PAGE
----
Liver paired donation — LPD
Liver paired donation
Two or more living donor/candidate pairs swapping liver segments to make a compatible match
Sometimes a transplant candidate has someone who wants to donate a portion of their liver to them, but tests reveal that the liver would not be a good medical match. Liver paired donation (LPD), also called a liver swap, gives that transplant candidate another option. In LPD, living donor liver-segments are exchanged, so each donor donates and each recipient receives a compatible transplant.
What is liver paired donation and is it right for me?
Your transplant team may ask you to think about a live liver paired donation, sometimes called a liver swap. A liver swap usually happens when a donor does not match a candidate. This could be because the potential donor’s blood type is not compatible to the candidate’s blood type. It may also be that blood vessels and bile ducts of the living donor’s liver does not match the candidate. Size difference between the donor and candidate is another reason for not matching. When a donor and candidate do not match, the donor cannot donate directly to that candidate.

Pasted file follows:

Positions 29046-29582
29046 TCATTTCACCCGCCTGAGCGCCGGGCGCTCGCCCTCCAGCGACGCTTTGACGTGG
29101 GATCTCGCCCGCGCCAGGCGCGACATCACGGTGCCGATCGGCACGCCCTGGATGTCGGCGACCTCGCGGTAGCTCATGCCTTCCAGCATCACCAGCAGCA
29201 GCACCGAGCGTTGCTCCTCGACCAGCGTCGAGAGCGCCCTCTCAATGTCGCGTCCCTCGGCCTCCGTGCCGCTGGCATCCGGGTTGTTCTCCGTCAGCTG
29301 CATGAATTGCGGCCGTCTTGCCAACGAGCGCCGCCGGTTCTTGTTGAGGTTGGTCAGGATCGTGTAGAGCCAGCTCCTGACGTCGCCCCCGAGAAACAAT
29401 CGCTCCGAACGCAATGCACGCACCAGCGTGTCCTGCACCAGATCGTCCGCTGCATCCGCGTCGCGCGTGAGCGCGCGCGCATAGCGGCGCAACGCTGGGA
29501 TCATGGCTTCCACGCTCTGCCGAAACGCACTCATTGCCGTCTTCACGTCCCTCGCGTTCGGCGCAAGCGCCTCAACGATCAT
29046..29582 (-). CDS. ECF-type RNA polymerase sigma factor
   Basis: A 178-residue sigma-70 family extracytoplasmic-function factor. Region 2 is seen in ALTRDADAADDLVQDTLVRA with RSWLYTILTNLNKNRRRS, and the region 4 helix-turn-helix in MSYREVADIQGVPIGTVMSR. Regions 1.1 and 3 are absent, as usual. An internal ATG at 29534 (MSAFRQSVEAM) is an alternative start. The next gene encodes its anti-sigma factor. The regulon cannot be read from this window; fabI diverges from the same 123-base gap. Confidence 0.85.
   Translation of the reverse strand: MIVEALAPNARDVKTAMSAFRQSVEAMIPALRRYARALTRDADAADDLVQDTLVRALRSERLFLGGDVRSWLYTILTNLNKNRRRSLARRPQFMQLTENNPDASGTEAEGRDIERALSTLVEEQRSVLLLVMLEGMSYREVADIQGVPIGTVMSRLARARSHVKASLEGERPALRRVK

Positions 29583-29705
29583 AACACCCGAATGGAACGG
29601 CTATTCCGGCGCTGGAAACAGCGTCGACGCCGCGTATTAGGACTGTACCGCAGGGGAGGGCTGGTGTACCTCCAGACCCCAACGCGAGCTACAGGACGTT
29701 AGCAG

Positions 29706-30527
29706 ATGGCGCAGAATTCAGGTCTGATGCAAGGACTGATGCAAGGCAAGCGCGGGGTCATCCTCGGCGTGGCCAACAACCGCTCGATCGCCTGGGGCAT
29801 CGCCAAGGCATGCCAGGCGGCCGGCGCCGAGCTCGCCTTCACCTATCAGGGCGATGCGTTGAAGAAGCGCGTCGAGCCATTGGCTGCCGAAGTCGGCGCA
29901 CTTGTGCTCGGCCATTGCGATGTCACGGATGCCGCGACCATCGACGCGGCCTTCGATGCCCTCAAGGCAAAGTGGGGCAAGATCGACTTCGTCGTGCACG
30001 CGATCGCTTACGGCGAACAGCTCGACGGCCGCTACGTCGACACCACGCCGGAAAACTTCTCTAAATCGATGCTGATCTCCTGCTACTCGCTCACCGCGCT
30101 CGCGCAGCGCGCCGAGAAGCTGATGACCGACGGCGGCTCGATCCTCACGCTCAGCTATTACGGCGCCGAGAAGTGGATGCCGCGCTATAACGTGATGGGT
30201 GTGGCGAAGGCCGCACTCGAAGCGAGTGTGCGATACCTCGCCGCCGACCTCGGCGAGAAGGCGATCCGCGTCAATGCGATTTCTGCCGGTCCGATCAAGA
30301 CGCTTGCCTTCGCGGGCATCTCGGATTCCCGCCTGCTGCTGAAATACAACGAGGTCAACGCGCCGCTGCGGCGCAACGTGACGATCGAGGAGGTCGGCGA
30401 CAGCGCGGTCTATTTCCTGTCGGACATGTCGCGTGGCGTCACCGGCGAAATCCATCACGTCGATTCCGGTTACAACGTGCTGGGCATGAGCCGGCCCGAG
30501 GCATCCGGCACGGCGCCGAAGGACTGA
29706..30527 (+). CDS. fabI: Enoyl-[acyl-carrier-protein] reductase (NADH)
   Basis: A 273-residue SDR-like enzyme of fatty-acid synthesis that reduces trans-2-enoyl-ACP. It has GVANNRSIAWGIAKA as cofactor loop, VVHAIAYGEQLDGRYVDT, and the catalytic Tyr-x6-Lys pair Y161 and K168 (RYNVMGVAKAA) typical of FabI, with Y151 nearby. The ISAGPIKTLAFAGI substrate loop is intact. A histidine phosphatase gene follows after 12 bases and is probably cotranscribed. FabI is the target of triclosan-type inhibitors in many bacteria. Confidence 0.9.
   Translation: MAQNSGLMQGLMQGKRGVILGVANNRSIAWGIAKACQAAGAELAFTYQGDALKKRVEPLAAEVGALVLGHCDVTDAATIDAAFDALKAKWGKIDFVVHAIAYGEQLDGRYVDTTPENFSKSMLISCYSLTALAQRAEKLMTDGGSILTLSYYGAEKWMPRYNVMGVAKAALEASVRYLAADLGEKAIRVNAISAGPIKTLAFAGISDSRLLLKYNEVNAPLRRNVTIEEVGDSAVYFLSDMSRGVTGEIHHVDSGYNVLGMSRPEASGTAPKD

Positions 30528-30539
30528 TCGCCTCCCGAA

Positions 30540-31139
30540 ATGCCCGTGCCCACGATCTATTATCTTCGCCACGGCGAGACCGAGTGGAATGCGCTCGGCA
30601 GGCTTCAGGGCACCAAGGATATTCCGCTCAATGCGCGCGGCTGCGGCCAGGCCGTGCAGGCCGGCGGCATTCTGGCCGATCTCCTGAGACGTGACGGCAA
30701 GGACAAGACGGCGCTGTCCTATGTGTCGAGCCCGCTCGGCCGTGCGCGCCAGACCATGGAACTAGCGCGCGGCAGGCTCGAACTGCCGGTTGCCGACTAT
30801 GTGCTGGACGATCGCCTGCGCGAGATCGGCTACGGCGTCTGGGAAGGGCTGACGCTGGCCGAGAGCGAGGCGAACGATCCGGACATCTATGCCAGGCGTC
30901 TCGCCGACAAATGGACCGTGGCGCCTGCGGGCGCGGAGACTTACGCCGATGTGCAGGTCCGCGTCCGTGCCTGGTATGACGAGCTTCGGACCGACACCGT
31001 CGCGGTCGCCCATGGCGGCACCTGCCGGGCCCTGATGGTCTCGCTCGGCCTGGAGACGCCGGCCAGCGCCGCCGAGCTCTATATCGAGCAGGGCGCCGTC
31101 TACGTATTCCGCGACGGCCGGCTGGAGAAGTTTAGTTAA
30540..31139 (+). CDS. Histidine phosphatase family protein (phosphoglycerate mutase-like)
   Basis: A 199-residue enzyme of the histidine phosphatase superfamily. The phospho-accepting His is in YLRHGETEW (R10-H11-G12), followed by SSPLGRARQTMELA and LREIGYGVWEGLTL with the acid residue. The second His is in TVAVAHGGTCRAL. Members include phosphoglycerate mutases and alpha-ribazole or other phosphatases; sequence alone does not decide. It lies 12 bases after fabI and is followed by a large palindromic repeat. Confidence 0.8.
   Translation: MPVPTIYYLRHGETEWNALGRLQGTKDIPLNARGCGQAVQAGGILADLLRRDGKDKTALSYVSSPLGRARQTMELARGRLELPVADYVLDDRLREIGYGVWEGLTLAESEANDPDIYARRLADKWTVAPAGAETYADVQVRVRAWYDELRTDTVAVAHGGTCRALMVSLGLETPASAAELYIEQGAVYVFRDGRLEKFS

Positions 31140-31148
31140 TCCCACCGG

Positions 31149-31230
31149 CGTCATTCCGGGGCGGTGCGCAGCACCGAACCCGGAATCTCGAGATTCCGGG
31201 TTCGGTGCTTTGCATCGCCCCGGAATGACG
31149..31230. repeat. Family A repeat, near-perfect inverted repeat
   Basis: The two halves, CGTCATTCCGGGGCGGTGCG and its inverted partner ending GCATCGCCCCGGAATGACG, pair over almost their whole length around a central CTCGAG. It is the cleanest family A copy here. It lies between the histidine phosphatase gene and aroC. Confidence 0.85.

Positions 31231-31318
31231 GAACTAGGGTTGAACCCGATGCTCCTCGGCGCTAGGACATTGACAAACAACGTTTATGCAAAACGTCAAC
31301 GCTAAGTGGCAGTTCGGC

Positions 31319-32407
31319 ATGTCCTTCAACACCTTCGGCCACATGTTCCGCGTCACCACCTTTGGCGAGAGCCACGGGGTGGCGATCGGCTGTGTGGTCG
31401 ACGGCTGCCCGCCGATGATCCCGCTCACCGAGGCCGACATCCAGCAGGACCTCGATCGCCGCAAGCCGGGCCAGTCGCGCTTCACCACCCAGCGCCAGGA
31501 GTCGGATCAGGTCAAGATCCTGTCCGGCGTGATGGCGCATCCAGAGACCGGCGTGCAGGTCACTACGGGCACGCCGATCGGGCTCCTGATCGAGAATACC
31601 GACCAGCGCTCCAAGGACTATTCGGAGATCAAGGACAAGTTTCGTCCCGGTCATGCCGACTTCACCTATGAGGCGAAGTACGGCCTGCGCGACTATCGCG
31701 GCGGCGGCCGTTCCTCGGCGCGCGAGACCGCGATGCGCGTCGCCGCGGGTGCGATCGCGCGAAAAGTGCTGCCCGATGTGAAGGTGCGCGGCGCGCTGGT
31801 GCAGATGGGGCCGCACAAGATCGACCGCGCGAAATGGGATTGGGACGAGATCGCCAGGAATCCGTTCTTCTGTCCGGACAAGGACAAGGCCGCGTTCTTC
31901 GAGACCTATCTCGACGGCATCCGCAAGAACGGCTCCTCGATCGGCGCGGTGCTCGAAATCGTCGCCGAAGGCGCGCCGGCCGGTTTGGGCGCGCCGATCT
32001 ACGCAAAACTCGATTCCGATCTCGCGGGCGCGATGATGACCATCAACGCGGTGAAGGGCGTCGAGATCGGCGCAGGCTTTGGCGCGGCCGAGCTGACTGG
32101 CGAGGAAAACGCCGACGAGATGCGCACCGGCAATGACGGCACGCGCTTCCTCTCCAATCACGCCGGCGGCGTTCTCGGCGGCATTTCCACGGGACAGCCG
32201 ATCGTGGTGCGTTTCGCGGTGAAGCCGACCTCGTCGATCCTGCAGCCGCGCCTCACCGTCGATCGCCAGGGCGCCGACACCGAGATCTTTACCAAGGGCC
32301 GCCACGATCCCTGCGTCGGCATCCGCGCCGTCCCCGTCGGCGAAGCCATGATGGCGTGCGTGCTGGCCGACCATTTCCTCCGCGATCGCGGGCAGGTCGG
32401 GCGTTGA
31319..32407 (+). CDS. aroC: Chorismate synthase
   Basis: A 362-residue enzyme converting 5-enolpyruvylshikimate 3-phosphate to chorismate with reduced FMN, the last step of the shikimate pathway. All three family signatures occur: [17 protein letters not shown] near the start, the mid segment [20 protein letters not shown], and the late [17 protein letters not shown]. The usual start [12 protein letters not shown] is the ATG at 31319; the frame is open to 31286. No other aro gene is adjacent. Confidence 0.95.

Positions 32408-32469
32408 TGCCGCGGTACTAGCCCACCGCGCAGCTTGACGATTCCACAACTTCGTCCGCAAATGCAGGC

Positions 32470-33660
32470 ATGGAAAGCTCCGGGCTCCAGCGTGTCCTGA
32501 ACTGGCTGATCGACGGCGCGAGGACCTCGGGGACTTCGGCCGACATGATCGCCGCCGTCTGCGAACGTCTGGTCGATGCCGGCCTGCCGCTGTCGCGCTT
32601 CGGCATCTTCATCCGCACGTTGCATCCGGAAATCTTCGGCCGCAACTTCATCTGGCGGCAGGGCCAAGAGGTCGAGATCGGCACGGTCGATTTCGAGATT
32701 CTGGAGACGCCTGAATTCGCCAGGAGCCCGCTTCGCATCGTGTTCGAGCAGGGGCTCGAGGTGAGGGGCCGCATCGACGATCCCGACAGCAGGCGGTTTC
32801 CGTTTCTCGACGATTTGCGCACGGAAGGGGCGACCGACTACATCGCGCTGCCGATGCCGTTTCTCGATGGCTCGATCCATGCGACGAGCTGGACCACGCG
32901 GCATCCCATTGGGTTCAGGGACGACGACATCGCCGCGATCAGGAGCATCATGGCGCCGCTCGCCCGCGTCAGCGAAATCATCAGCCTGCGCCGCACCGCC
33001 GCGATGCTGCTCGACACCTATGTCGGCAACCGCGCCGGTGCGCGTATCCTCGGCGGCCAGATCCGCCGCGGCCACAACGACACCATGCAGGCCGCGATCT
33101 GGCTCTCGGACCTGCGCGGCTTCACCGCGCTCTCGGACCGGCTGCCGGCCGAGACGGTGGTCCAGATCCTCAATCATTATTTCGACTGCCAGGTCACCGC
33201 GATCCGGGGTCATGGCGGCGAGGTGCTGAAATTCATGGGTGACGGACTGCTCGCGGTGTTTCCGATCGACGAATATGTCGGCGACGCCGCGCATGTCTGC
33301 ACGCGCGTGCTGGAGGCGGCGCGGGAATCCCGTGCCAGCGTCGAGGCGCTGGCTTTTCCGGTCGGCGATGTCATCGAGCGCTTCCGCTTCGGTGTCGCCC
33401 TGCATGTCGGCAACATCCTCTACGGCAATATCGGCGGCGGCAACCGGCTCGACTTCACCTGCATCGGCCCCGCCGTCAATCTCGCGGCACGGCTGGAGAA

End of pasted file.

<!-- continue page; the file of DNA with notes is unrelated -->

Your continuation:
What is liver paired donation, or liver swap?
Liver swaps match donor and candidate pairs with other pairs within the same hospital network, region or even across the nation. Some pairs enter because they do not match each other as they had hoped. Others enter to find a better match. Pairs who do match can enter to help those who do not match receive a transplant.
Here is an example:
Amir wants to donate part of his liver to Shauna, but they do not match. Mary wants to donate to Carlos, but they do not match. Mary is a match for Shauna, and Amir matches Carlos. Swapping donors and candidates in this case allows both transplants to happen. This is liver paired donation, also called liver swap.
What are the benefits of taking part in a liver swap?
- The transplant may last longer and the candidate may have a better chance of long-term survival
- Candidates may not have to wait as long for a transplant, decreasing their risk of dying while awaiting transplantation
- Candidates can have surgery while they are healthier and better able to withstand surgery
- Donors help their loved one receive a living donor liver transplant
- Donors and candidates can help other patients receive a transplant
For more information on a liver swap, talk to your transplant team.
- About living donation
- Financial assistance: How the National Living Donor Assistance Center enables people to become living donors
- Living donation costs: Visit the UNOS patient website, Transplant Living, to learn more about expenses